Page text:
Eocene-Oligocene paleoenvironmental changes in the South Orkney Microcontinent (Antarctica) linked to the opening of Powell Basin

López-Quirós, Adrián, Escutia, Carlota, Etourneau, Johan, Rodríguez-Tovar, Francisco J., Roignant, Sabine, Lobo, Francisco J., Thompson, Alasdair (Nick), Bijl, Peter K., Bohoyo, Fernando, Salzmann, Ulrich, Evangelinos, Dimitris, Salabarnada, Ariadna, Hoem, Frida S. and Sicre, Marie-Alexandrine (2021) Eocene-Oligocene paleoenvironmental changes in the South Orkney Microcontinent (Antarctica) linked to the opening of Powell Basin. Global and Planetary Change, 204. p. 103581. ISSN 0921-8181

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Official URL: https://doi.org/10.1016/j.gloplacha.2021.103581

Abstract

The scarcity of paleo-records from the Antarctic Peninsular region of the Southern Ocean hinders our understanding of the timing of the opening of Drake Passage, specifically in the region of the South Orkney Microcontinent (SOM) and Powell Basin, between the Scotia and Antarctic plates. At Ocean Drilling Program (ODP) Hole 696B, SOM sediments recovered from the upper Eocene-lower Oligocene (~37.6–32.2 Ma) enable us to gain insight into paleoceanographic and paleoclimatic changes during gateway opening across the major Cenozoic climate shift —the Eocene-Oligocene transition— when the Antarctic ice sheet first reached sea-level. We propose the following sequence of events, based on a multi-proxy analysis of sediment facies, mineralogy, and organic matter geochemistry (TOC, TN, C/N ratio, δ13C, δ15N, and n-alkanes).

During the late Eocene (~37.6–35.5 Ma) the SOM was attached to the Antarctic Peninsula, and terrigenous sediments of likely local origin were deposited in shallow waters under conditions of reduced‑oxygen/low-salinity, and temperate climate. In the latest Eocene (~35.5–34.1 Ma), terrigenous input was reduced due to the separation of the SOM from the Antarctic Peninsula by proto-Powell Basin opening. Decreased sediment supply during continuous deepening of the SOM led to deposition of a condensed section with significant glauconitization, recurrent winnowing by bottom currents, and suboxic conditions near the sediment-water interface. At the time of the Eocene-Oligocene transition (EOT; ~34.1–33.6 Ma) two upward-coarsening sediment sections were deposited within an overall upward-fining section, which we interpret as records of regressive phases due to ice sheet expansion. During the early Oligocene (~33.6–33.2 Ma) the SOM deepened further because of continued opening of Powell Basin, and organic-rich sediments were deposited as a result of enhanced biological production, partially driven by enhanced upwelling. Major cooling caused a change from forests indicating relatively humid temperate conditions in the late Eocene, to forests indicative of dry and cool conditions in the Oligocene, as shown by biomarker records, which also indicate weakening contributions of terrestrial organic matter to the marine sedimentary record.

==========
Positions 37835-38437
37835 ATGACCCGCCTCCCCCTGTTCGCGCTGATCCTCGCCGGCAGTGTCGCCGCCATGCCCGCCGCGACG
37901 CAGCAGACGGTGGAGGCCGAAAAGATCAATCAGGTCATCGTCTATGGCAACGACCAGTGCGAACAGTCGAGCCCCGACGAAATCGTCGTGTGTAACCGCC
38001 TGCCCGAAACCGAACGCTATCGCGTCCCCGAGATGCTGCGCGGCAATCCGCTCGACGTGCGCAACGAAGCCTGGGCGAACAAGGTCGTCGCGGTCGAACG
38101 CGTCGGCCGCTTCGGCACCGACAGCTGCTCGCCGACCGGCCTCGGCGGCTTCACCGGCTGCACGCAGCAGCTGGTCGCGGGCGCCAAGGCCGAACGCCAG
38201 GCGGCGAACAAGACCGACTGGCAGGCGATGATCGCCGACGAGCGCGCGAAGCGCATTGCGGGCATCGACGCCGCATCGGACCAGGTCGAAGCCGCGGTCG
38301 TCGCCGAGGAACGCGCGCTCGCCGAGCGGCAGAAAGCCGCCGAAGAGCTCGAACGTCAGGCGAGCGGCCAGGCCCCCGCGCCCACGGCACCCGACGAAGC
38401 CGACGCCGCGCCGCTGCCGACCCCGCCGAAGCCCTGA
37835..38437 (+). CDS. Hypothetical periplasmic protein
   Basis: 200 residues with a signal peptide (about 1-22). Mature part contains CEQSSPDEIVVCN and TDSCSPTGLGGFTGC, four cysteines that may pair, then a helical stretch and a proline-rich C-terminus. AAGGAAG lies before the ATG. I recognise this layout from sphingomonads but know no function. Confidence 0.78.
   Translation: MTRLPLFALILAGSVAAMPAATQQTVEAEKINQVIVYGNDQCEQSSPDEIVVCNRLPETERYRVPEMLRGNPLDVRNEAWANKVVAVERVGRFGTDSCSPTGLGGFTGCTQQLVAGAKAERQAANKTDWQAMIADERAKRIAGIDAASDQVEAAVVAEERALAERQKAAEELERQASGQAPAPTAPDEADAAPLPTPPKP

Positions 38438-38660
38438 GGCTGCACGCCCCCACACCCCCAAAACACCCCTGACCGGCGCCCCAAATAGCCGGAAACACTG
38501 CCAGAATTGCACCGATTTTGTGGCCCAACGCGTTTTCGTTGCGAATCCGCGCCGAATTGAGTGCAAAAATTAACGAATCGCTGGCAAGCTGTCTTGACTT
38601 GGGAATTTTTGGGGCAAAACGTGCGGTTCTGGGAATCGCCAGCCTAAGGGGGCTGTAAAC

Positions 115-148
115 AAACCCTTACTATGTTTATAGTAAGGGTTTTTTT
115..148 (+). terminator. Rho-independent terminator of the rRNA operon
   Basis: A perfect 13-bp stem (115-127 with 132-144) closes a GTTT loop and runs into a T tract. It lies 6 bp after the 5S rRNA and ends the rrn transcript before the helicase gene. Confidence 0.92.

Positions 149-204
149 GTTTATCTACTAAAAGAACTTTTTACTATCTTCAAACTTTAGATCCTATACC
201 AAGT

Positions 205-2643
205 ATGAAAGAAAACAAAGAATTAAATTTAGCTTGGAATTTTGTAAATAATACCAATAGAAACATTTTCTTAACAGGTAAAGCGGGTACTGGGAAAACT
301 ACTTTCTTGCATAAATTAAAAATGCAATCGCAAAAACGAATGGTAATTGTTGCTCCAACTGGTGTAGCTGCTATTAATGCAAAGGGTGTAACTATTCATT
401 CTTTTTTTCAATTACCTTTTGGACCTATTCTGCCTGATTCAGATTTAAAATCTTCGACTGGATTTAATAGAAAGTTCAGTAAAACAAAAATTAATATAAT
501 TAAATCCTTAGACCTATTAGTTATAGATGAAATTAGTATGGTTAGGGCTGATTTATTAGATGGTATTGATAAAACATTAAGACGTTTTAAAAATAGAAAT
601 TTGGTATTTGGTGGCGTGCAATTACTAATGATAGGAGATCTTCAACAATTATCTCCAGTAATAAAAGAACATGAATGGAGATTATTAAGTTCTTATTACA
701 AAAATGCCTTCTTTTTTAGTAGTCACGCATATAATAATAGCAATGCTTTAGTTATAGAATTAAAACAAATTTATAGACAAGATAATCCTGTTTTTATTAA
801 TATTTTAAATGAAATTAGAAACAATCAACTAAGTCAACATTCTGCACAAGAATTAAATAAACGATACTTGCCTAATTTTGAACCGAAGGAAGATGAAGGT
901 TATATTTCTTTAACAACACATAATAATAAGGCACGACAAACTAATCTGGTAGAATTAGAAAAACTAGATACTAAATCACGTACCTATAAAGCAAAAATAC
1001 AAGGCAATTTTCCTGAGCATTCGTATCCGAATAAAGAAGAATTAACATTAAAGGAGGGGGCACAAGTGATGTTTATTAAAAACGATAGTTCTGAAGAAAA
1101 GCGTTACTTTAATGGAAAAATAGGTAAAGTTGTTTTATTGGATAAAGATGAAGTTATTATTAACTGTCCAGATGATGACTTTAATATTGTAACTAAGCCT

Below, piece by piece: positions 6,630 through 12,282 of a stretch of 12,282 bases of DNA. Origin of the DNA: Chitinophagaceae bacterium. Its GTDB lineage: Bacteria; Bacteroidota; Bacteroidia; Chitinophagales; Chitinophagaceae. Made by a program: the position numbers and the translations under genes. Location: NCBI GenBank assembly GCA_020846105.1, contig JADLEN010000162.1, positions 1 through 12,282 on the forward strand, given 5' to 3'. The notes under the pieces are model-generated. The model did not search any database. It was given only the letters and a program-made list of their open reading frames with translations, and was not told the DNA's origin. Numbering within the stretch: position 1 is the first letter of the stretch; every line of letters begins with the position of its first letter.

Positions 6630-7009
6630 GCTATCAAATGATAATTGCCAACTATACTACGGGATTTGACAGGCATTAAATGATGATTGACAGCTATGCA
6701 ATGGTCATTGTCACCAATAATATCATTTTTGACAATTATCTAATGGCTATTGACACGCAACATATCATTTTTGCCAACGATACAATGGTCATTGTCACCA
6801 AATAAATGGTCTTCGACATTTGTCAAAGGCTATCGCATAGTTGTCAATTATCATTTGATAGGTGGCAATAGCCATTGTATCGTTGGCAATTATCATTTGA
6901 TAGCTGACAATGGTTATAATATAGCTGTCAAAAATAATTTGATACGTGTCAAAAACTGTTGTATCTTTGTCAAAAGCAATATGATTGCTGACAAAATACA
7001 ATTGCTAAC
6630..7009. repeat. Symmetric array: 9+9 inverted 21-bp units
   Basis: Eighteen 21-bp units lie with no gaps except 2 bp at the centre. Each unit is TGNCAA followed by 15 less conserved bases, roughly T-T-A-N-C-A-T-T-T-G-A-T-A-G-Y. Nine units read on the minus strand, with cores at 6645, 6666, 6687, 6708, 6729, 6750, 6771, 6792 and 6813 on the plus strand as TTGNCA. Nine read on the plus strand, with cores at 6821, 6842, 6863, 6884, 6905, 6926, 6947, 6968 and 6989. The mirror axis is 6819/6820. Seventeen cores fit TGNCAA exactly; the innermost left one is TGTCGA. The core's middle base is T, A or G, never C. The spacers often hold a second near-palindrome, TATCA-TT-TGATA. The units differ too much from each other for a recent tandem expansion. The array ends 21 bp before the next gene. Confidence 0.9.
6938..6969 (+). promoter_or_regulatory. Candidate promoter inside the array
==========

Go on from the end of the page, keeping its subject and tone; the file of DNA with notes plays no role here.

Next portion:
We thus conclude that a shallow gateway, the proto-Powell Basin, formed at ~35.5 Ma, as seen in the decreased delivery of proximal, coarse terrigenous sediments to the SOM margin; this was followed by a long-term deepening trend, interrupted by EOT regression due to continent-wide ice sheet build-up. Opening of the proto-Powell Basin could have provided a shallow-water pathway for water flowing from the Drake Passage-Scotia Sea towards the northern Weddell Sea, enhancing upwelling at the southern SOM shelf margin. Hence, increased marine productivity across the EOT might have resulted from the combined effects of the opening of Powell Basin and climate cooling.

Item Type: Article
Uncontrolled Keywords: Late Eocene-early Oligocene, Drake Passage, South Orkney Microcontinent, ODP 696, Paleoenvironment
Subjects: F700 Ocean Sciences
F800 Physical and Terrestrial Geographical and Environmental Sciences
Department: Faculties > Engineering and Environment > Geography and Environmental Sciences
Depositing User: John Coen
Date Deposited: 03 Aug 2021 09:35
Last Modified: 03 Aug 2021 09:45
URI: http://nrl.northumbria.ac.uk/id/eprint/46833

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